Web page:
Saturday 22 Jun 2024

Foreign languages, Hindi get raw deal under new edu policy, sparks concerns

THE GOAN NETWORK | MAY 30, 2024, 01:03 AM IST

The blueprint devised by the State Council for Education, Research and Training (SCERT) for implementation of National Education Policy (NEP) which the State government has already announced will happen in Class IX this year has tweaked the three language formula, which many academicians and school faculty members feel will eliminate foreign languages from the school system and make it possible for students to also drop Hindi.

While retaining the three-language formula for high school (Class IX to XII), only the first language (R1) will be compulsorily English. For Second Language (R2), students will have a choice to pick any one from Hindi, Konkani or Marathi, says the document released earlier this month by SCERT.

Also for third language (R3), students will be permitted to pick from Hindi, Konkani and Marathi, if not pitched for R2, or from any native Indian language currently offered by the Goa Board of Secondary and Higher Secondary Education.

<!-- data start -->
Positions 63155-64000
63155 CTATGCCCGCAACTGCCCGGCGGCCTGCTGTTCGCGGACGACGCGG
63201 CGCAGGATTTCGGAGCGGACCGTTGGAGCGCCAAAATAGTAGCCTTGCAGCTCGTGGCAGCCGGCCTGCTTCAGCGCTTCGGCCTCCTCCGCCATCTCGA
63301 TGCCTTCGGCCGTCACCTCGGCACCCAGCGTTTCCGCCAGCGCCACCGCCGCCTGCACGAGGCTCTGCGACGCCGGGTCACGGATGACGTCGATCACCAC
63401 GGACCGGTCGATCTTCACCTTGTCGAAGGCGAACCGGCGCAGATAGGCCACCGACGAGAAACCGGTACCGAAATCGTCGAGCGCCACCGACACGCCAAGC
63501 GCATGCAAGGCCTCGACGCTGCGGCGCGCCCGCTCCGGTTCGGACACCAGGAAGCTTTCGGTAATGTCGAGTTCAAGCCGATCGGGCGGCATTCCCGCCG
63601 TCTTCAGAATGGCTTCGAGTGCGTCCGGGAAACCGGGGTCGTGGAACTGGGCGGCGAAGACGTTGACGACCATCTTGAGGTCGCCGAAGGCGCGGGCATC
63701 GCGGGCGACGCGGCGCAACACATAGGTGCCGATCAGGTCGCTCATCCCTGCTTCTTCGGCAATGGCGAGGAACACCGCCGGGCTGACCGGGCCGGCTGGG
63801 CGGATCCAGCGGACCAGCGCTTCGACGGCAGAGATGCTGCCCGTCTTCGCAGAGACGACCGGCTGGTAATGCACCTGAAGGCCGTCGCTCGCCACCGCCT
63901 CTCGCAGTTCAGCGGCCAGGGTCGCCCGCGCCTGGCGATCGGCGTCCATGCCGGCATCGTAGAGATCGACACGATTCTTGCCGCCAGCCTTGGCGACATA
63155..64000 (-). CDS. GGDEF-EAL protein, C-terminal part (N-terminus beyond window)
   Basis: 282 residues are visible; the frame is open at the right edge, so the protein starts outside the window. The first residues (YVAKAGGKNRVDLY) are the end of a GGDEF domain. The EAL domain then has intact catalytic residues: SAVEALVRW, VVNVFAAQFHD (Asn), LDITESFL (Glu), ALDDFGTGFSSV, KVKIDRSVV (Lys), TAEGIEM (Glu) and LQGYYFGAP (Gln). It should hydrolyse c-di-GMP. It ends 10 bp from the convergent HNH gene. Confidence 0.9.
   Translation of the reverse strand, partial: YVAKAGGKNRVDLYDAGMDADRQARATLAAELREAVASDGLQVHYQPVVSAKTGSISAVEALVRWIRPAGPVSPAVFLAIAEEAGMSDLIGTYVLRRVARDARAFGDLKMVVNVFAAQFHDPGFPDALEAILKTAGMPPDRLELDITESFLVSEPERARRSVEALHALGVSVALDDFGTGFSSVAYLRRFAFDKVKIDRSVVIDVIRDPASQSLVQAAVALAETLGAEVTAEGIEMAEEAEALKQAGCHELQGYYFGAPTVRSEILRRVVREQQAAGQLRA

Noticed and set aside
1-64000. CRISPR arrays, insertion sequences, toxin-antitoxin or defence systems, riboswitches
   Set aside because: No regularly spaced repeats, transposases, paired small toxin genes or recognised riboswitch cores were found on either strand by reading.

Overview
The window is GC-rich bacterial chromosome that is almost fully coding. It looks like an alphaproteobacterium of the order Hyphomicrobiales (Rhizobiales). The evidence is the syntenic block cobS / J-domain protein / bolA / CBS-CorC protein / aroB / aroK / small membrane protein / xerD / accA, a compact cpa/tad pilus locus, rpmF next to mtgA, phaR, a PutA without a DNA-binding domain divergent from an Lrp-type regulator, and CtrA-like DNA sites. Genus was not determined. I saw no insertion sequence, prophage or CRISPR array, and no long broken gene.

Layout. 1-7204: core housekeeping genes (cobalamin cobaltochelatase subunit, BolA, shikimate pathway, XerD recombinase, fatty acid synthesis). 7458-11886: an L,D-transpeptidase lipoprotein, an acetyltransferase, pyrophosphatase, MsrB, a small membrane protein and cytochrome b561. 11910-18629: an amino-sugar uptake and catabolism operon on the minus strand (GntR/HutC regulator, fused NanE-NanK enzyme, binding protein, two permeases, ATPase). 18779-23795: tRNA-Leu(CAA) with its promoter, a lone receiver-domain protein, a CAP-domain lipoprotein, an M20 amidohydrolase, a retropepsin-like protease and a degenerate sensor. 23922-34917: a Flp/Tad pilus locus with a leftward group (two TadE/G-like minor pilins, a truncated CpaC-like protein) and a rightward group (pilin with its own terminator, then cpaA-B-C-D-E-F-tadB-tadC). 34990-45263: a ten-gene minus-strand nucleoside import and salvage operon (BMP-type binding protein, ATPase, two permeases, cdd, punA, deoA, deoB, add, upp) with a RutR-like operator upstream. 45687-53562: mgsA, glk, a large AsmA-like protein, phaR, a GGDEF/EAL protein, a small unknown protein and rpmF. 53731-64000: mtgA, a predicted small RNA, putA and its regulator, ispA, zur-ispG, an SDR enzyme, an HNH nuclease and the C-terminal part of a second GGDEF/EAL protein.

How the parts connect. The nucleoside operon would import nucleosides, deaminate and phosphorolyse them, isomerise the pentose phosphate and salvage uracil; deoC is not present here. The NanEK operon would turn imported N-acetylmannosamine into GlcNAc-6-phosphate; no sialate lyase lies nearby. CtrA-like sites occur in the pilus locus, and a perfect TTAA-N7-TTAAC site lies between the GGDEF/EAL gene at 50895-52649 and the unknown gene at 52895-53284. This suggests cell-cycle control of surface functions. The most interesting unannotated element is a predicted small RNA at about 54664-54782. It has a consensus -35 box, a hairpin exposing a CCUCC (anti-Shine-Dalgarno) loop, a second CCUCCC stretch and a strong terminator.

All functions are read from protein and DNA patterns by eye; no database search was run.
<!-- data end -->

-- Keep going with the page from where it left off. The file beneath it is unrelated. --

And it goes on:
“Technically therefore, the scheme allows students to drop Hindi entirely from their 10 curricular subjects, if they pick either Konkani or Marathi as their second language (R2) and one of these or any other Indian language listed among those offered by the Goa Board as their third language (R3) choice, possibly Sanskrit,” a principal of a leading Panaji school told The Goan.

Another feature of the SCERT’s scheme related to languages is the elimination of foreign languages from the choices for third language (R3).

Although this year relaxation is being granted for any language offered by Goa Board, including foreign languages like French, Portuguese, German and Arabic, this relaxation is meant to accommodate those students who opted for any one of these foreign languages last year in their Class VIII.

In Goa, opting for French or Portuguese for the third language curricular subject has been a common feature among students of classes VIII, IX and X. And, this change – of eliminating foreign languages from the High School Stage (classes IX to XII) has left academicians, teachers and several functionaries of school managements confused and restive.

In fact some school managements have already decided to drop the option of foreign languages (mostly Portuguese and French) for their students in Class VIII this year itself, since they will not have the option when promoted to Class IX under the NEP.

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